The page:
The U.S. Food and Drug Administration is fast-tracking drugs to treat COVID-19.
The Coronavirus Treatment Acceleration Program is designed to bring new therapies to COVID-19 patients as quickly as possible while supporting research to determine whether those therapies are safe and effective. The agency said that it was reviewing study protocols within 24 hours in many cases and reviewing expanded access requests within three hours.
"As part of this new program, the FDA is cutting red tape, redeploying staff and working day and night to review requests from companies, scientists and doctors who are working toward therapies. We are grateful to the men and women of the FDA who have been working in concert with industry and other parts of HHS to support potential coronavirus treatments for weeks now. Each day, President Trump's all-of-America approach is making progress and providing new hope in our fight against the coronavirus," HHS Secretary Alex Azar said in a press release.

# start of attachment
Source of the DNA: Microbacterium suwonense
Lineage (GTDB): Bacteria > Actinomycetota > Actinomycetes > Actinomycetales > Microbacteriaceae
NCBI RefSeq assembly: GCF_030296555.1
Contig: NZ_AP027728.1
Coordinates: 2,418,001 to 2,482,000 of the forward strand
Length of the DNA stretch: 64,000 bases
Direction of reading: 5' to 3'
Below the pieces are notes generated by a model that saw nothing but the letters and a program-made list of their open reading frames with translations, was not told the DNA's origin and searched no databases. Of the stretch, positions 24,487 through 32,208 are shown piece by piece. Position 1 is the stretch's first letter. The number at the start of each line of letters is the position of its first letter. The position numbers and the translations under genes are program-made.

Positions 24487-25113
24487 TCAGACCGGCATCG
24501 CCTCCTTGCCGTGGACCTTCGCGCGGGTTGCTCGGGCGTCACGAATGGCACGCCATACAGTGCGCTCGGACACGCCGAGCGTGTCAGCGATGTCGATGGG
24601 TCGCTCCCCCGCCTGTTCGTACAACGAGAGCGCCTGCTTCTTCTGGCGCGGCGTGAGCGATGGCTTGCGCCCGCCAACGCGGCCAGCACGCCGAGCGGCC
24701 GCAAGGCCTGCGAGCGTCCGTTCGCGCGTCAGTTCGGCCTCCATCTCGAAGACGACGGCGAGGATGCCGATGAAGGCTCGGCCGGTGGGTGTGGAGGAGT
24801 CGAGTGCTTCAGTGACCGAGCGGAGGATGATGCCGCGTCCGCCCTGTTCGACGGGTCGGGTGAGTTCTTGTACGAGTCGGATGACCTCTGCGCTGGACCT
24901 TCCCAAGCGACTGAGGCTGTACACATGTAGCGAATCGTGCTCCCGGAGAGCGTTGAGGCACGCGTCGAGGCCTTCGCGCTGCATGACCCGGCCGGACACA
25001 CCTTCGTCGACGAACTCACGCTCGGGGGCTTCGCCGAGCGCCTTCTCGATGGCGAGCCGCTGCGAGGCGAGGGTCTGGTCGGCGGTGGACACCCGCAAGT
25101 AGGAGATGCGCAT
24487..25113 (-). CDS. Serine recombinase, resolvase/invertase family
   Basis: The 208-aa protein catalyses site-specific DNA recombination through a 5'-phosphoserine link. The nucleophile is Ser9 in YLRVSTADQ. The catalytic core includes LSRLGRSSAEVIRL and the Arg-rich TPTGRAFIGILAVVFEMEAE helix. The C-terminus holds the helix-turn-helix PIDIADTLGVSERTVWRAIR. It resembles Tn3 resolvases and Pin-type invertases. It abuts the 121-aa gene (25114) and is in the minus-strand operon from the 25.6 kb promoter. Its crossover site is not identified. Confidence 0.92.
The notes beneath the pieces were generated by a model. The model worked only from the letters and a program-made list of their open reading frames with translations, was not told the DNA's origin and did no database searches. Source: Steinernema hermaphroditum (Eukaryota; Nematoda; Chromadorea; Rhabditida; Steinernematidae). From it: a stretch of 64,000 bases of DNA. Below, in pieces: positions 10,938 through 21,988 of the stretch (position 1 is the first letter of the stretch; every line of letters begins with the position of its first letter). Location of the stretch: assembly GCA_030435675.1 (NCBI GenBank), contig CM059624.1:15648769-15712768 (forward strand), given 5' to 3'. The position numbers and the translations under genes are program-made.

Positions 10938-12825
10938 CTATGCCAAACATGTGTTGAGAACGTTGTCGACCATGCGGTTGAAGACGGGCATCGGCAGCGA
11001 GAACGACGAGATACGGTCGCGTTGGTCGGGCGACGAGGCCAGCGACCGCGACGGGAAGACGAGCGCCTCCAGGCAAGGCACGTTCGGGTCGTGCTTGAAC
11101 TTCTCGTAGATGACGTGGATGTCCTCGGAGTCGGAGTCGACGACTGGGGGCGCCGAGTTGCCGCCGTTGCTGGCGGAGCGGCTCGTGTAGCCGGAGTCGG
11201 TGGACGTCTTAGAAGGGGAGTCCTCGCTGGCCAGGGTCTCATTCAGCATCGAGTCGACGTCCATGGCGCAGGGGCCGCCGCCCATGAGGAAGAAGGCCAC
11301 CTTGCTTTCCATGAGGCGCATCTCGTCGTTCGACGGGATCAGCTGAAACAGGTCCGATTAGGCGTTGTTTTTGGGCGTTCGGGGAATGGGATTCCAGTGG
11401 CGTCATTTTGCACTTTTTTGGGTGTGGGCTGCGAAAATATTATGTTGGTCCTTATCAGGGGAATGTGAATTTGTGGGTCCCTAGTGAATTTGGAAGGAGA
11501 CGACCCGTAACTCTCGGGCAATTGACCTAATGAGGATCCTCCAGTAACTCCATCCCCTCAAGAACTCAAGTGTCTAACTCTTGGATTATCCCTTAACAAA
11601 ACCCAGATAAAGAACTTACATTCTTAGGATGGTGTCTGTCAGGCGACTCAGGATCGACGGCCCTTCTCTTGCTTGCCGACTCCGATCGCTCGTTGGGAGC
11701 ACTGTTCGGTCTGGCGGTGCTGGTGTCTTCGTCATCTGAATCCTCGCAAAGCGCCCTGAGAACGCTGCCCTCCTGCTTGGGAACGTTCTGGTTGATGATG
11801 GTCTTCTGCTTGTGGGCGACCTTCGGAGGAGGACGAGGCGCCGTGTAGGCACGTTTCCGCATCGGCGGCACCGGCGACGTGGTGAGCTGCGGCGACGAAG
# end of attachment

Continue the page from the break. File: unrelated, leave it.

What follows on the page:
There are 10 therapy in active trials and another 15 in planning stages, according to the agency.
Among them are Gilead's remdesivir and interleukin-6 which can help reduce lung inflammation and function in COVID-19 patients. Several hospitals across the country are also in trials to see if plasma from the blood of patients who have recovered from the virus could shorten the length or lessen the severity of the illness. The FDA also said it was evaluating whether chloroquine and hydroxychloroquine can help treat patients with COVID-19.